A.: Year of the Weeds is indeed based on the Niyamgiri movement and was inspired by it, although the novel ended up containing elements from other similar peoples’ movements, while the workings of the government and companies is based on what I have seen across the country as a reporter. I follow peoples’ movements and Niyamgiri was inspirational and unexpected, so I wanted to commemorate it, even though I suspect it was just a provisional victory. While writing it, I was conscious that my treatment had to be that of a YA novel. However, I have also tried to include in it ideas and insights I have had as a journalist covering different aspects of India, such as how most Indians in the hinterland live, how the government interacts and often exploits or victimizes them, and what the true face of development is in these parts of the country. So, while it remained a YA novel throughout, with the frame of reference being mostly that of the two YA protagonists Korok and Anchita, I also tried to make sure these insights and ideas were properly written into the plot.

Around the time that I began researching for The Grasshopper’s Run, I realised I could not continue as a reporter and simultaneously as a writer of fiction and non-fiction. I was increasingly not content with the limitations (as I saw it) of a reporter, at least in terms of autonomy. I wanted to tell stories which could not be accommodated within my work as a reporter. So I shifted to the desk and have worked as an editor ever since, while writing books. I chose writing at the expense of reporting. I have not regretted it.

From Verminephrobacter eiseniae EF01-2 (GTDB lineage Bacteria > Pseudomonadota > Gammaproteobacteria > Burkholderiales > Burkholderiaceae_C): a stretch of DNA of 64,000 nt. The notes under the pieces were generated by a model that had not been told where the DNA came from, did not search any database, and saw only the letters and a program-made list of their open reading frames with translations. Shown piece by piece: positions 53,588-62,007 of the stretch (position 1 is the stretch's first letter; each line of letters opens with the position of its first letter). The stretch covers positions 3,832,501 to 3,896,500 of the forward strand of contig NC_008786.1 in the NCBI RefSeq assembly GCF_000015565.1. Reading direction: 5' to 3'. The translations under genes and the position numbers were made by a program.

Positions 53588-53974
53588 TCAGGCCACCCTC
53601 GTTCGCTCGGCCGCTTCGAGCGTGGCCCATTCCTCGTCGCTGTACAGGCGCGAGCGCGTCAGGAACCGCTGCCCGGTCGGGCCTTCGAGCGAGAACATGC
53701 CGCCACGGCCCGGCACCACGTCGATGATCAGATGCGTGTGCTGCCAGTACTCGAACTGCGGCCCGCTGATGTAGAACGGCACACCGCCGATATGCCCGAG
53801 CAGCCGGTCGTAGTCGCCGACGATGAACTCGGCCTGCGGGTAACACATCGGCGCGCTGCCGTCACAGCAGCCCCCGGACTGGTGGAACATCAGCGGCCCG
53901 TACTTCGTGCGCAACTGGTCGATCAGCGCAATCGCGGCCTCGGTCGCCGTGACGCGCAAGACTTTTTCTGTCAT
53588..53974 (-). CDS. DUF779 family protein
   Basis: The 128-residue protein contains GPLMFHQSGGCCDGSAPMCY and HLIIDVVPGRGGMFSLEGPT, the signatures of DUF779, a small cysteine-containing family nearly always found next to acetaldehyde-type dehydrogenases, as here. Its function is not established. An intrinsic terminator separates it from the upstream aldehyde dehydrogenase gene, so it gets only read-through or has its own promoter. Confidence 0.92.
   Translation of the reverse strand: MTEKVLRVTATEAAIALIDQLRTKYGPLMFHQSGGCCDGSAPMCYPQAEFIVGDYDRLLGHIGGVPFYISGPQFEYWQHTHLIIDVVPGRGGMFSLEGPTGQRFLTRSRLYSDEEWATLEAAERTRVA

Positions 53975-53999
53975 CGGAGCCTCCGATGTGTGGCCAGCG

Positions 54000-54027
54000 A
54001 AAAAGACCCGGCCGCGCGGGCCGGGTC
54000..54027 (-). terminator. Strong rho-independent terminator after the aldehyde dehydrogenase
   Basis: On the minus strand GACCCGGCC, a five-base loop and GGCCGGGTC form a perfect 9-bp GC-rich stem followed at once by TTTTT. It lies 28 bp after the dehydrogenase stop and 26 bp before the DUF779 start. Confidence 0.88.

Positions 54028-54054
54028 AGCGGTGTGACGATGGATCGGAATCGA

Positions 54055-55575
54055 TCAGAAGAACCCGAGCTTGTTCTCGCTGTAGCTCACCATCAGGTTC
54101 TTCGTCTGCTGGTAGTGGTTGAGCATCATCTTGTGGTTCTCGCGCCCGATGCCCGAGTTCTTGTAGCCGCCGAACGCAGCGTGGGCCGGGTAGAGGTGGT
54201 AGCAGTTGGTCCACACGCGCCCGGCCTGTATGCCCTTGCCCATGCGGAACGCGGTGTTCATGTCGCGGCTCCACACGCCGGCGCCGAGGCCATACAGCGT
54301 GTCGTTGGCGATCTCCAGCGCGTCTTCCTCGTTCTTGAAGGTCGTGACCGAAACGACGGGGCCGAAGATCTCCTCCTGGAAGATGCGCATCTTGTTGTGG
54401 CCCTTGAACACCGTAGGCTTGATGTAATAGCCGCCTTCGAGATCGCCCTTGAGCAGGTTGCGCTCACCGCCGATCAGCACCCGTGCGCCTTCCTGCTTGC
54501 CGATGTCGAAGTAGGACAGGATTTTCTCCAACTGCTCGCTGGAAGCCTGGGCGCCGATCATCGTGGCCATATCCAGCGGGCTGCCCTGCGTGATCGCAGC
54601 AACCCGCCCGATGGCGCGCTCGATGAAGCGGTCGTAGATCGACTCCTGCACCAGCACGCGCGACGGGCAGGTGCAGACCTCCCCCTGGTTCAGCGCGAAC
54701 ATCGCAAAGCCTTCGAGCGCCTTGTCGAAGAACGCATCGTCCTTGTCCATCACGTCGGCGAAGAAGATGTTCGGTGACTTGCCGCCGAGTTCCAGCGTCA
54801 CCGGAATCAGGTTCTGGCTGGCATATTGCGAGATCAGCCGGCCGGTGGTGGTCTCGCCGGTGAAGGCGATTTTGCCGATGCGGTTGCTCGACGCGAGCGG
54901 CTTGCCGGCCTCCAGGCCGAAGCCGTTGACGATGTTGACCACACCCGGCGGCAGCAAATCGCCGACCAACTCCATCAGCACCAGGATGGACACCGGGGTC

7. You have an enthusiastic passion for the Crusades and yet your first narrative nonfiction was Carpenters and Kings: Western Christianity and the Idea of India. Why?

A.: I have studied the Crusades, and my thesis for an M Litt degree was on strategy during the Later Crusades. I find the Crusades very significant in understanding world history in general and European history in particular, because those conflicts sit at the centre of a wide range of connected events, including the Renaissance, the Reformation and the Age of Exploration.

There is a number of good, accessible and recent works on the Crusades by scholars from the West, so I did not intend to write a work of my own, which would not have made any significant contribution to the subject. However, something interesting happened during my research for the thesis, which was a study of three proposals for crusades by scholars in the late thirteenth and early fourteenth centuries. One of these scholars, a Dominican monk, wanted to launch a crusade from India. My supervisor suggested that I could refer to a secondary source on what these Europeans were doing in India in the period before the Age of Exploration. We discovered that there was no work which explained the political history of Western Christianity in India in the pre-colonial period. In December 2017, I realized I had enough material for a book which dealt with this subject, so I wrote Carpenters and Kings. And yes, I did include a brief history of the Crusades in it, and one of the chapters is about the Dominican who wanted a crusade from India, because all these are connected events. What was the Dominican doing in India? Also, much later, what was Vasco da Gama doing here? The answer to both questions is the Crusades.